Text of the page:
THE FUTURE OF SEMEN ANALYSIS
Semen analysis is the corner stone of infertility evaluation as it provides information on the functional status of the seminiferous tubules, epididymis and accessory sex glands.
The general macroscopic examination of semen evaluation includes sperm density, concentration, motility and morphology. Among these general evaluations, the morphology assessment is widely considered to be one of the most important evaluations of male sperm characteristics.
With the use of computer-assisted sperm analysis (CASA) techniques, more objective, accurate and precise outcomes of sperm morphology assessment can be obtained, comparing to manual methodology.
Until recently, it was not feasible to measure sperm concentration by computer-aided sperm analysis (CASA) because of difficulties in distinguishing spermatozoa from particulate debris (ESHRE, 1998). However, advances in technology, particularly in the use of fluorescent DNA stains and tail-detection algorithms, may now allow sperm concentration and hence the concentration of progressively motile spermatozoa to be determined (Zinaman et al., 1996; Garrett et al., 2003).
Provided that adequate care is taken in preparing specimens and using the instrument, CASA can now be used for some routine diagnostic applications. Quality control procedures are necessary to establish and maintain a high standard of instrument operation.
CASA is capable of measuring sperm motility and kinematics, and some can also be used to estimate sperm concentration. A few have semi-automated morphology modules. CASA, including assessment of motility, concentration and morphology, has two advantages over manual methods: it has high precision and it provides quantitative data on the kinematic parameters of spermatozoa (forward progression and hyperactivated motility, characteristic of capacitated cells).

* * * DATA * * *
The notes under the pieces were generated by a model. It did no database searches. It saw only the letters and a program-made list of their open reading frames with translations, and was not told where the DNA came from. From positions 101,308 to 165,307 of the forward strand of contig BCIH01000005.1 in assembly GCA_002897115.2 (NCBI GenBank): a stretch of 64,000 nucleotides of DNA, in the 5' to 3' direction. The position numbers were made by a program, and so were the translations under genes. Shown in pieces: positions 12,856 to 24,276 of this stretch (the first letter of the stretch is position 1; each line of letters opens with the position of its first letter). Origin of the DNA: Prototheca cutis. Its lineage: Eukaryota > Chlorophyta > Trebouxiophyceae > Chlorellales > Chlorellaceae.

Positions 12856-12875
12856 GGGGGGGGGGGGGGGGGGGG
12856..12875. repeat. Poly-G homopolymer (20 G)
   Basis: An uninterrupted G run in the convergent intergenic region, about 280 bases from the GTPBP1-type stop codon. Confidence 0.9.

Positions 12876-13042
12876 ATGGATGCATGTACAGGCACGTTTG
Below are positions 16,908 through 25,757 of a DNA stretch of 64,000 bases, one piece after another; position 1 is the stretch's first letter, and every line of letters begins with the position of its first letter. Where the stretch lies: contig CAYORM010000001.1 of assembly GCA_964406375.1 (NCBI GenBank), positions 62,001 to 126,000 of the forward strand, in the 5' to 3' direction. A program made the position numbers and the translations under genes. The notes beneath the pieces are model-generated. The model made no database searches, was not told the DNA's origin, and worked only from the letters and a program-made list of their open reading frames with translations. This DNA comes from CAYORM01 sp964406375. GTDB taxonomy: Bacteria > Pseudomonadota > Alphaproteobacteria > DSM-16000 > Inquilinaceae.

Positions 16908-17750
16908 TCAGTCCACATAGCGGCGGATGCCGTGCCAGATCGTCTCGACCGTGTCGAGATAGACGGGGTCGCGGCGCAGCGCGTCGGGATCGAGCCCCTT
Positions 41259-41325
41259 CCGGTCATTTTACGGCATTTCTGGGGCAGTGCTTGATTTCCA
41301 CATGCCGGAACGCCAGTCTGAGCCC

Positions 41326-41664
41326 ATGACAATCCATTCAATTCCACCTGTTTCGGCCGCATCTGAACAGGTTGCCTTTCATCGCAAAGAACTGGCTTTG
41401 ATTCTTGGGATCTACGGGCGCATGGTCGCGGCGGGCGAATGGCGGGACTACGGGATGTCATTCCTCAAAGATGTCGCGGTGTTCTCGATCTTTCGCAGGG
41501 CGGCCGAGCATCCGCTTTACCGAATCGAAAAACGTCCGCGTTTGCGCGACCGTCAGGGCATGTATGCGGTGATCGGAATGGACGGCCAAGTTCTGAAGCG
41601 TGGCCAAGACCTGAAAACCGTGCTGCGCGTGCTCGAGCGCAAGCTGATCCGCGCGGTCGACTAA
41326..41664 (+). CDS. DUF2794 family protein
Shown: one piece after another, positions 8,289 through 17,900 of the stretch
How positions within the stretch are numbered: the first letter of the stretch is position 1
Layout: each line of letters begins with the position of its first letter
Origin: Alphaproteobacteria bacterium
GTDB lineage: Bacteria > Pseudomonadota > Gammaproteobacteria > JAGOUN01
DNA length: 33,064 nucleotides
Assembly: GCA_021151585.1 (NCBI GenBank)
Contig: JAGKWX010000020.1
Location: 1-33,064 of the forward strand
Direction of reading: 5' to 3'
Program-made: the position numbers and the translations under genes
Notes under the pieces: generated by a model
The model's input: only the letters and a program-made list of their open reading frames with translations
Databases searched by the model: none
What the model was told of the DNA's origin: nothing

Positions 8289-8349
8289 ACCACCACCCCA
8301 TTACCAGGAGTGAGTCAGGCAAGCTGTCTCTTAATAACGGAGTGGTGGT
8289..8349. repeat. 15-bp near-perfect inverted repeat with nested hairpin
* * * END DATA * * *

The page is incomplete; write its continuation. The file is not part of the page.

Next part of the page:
Some studies have suggested that CASA estimates of concentration and movement characteristics of progressively motile spermatozoa are significantly related to fertilization rates in vitro and in vivo, as well as to time to conception.
Up to 30% of men with difficulties to father a child have no demonstrable abnormalities after an initial male infertility workup. Additional tests have been developed to unravel functional disorders and other sperm abnormalities that cannot be identified by conventional semen analysis.
ABIMS UNIQUE MEDICAL LABS SERVICES has installed CASA system with 5th edition of WHO sperm analysis software. With the availability of test menu in diagnostic andrology ( sperm function tests, Sperm DNA, HOS, Vitality Test, sperm morphology, sperm antibody etc) this enable us to diagnose male infertility beyond routine semen analysis.
Sandro C. Esteves. Clinical relevance of routine semen analysis and controversies surrounding the 2010 World Health Organization criteria for semen examination. ANDROFERT, Andrology & Human Reproduction Clinic, Campinas, SP, Brazil.
Sharon T Mortimer, Gerhard van der Horst, and David Mortimer. The future of computer-aided sperm analysisAsian J Androl. 2015 Jul-Aug; 17(4): 545–553.
Sánchez V, Wistuba J, Mallidis C. Semen analysis: update on clinical value, current needs and future perspectives. Reproduction. 2013 Oct 21;146(6):R249-58.
WHO laboratory manual for the Examination and processing of human semen 5th edition.
WOJUADE KEHINDE is the CEO/MD, ABIMS UNIQUE MEDICAL LAB. SERVICES. 37 AKINREMI STREET ANIFOWOSE IKEJA, LAGOS. +2348023026235. +2348077047724.
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